Biography of Anton Braun

Anton (Antonius) Braun Sr. (der Ältere) was born on April 22, 1686, in Möhringen an der Donau (bei Tuttlingen), a small town in Baden-Württemberg, Germany, in an old Bürger family, mentioned to live in Möhringen as long ago as in 1491. Anton was the first child from the second marriage of Hans Jacobus Braun (born 25.07.1651) and his wife Franziska Riestler (Hans Jacobus Braun had 3 daughters and 2 sons from his first marriage). Anton Braun had a younger brother, Johann Georg (b. 27.05.1688), who also became an optician and instrument maker, but could never reach the technical brilliance of his elder brother.

Hans Jacobus Braun also worked as mechanician and watchmaker, so obviously Anton learned the basics of mechanics in his parental home.

Anton Braun probably married young in his hometown, because in 1708 was born his son, Anton Braun Jr. (der Jüngere) (1708-23.10.1776), who also became a skillful instrument maker, optician and watchmaker as his father, and probably made a copy of one of his calculating machines, still preserved in Technischen Museum, Wien.

At some point Braun left his hometown to go to Vienna, most probably to study at the University of Vienna. There on 19 April, 1712, Braun, designated as "University optician and mathematician" married to the "Postmaster daughter" Maria Magdalena Stein from Ettlingen.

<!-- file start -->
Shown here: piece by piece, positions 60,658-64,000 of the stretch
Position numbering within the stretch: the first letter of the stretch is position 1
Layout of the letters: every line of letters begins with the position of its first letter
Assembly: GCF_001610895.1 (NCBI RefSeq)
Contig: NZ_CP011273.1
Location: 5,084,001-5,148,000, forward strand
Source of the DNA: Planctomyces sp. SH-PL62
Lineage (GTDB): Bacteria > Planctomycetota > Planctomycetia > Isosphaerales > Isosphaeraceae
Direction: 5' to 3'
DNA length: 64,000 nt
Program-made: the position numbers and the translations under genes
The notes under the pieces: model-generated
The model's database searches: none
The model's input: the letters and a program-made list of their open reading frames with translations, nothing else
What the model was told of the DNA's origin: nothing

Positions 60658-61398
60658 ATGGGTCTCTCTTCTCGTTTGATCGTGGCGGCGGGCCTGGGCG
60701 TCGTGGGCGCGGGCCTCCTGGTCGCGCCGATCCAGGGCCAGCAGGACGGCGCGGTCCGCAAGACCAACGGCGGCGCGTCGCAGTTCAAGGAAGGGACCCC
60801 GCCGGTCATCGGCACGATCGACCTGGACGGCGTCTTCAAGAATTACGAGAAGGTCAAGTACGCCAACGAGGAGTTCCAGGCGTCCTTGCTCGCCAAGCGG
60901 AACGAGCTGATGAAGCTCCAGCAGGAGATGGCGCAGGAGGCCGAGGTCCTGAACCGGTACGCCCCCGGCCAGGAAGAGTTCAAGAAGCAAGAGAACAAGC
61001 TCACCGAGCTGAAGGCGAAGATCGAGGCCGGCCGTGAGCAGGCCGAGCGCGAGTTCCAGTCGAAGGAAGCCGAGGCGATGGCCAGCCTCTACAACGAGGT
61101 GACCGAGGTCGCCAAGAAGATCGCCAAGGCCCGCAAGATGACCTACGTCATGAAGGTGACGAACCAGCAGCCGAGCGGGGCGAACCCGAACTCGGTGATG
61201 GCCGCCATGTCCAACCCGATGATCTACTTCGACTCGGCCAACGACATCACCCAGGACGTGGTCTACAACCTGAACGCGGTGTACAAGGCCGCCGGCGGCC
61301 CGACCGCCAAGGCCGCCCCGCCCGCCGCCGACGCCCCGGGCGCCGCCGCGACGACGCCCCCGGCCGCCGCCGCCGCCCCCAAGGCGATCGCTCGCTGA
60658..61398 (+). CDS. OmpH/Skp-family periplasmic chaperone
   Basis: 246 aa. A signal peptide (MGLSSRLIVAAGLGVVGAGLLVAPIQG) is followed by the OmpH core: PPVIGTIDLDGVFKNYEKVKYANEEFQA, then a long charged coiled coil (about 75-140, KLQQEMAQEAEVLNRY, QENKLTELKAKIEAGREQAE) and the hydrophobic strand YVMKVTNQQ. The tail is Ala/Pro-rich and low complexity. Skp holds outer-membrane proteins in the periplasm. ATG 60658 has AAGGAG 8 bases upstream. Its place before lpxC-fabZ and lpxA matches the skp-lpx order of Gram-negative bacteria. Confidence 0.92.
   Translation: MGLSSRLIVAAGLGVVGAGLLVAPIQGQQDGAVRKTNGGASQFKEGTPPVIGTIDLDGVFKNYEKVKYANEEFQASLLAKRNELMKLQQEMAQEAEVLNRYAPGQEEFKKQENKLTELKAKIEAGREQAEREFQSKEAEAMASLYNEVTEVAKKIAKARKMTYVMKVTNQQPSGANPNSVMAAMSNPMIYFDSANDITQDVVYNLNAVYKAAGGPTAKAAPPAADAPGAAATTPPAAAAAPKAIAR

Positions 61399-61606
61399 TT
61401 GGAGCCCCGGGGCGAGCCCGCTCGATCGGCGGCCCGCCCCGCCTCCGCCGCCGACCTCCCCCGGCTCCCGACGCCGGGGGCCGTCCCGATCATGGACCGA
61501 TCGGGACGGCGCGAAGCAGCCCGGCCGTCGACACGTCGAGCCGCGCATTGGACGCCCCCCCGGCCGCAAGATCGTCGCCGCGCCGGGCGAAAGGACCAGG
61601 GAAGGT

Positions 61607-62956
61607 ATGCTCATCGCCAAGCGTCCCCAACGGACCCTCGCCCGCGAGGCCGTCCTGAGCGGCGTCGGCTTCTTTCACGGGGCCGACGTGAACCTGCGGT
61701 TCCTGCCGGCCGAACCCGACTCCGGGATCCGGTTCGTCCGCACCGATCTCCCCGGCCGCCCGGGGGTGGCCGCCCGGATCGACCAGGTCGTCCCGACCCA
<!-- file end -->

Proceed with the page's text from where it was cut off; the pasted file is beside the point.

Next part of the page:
Giovanni MarinoniIt seems during his years in Vienna, Braun was highly appreciated by the Imperial Engineer and professor at University of Vienna—Johann Jakob Marinoni (see the nearby portrait). Braun was warmly recommended by Marinoni and worked for him in the years 1720-1723 as a surveyor in cadastral surveying in the duchy of Milan.

Anton Braun was one of the most prominent instrument makers of his time. It is known that he had workshops in Prague (1719), Milan (1720), before to return to Vienna in the beginning of 1720s. In 1724 he was appointed for the vacant position of Kammeropticus et mathematicus in the Austrian court, due to his outstanding precision mechanical and mathematical skills. Three years later, he sat down as a candidate for the post of Imperial instrument maker by an impressive number of competitors against. And he won, presenting to the Emperor his advanced calculating machine (see the calculating machines of Anton Braun), which he constructed in 1724 and which was already in use at the imperial court.

Braun apparently got into favor of the Holy Roman Emperor Karl VI, because he was not only appointed as an imperial instrument maker, but was also granted with a 12-diamonds chain (value of 500 guilders), occupied with the portrait of the Emperor (kept now in the Museum in Rathaus Möhringen) and a huge sum of money—10000 guilders. The 10000 Gulden were never paid out however, because of war-related expenditures and financial difficulties of the Viennese Court under Empress Maria Theresia, the daughter of Karl VI. Nevertheless Braun bequeathed half of his assets to his home town, so 6000 guilders was used for charity and the construction of a hospital.

A circular sundial made by Anton Braun in 1719 is kept now in the collection of Adler Planetarium in Chicago.

Unfortunately the brilliant mechanician Anton Braun died too young (41 years old) from long-running lung disease, on 2o April, 1728, in Vienna.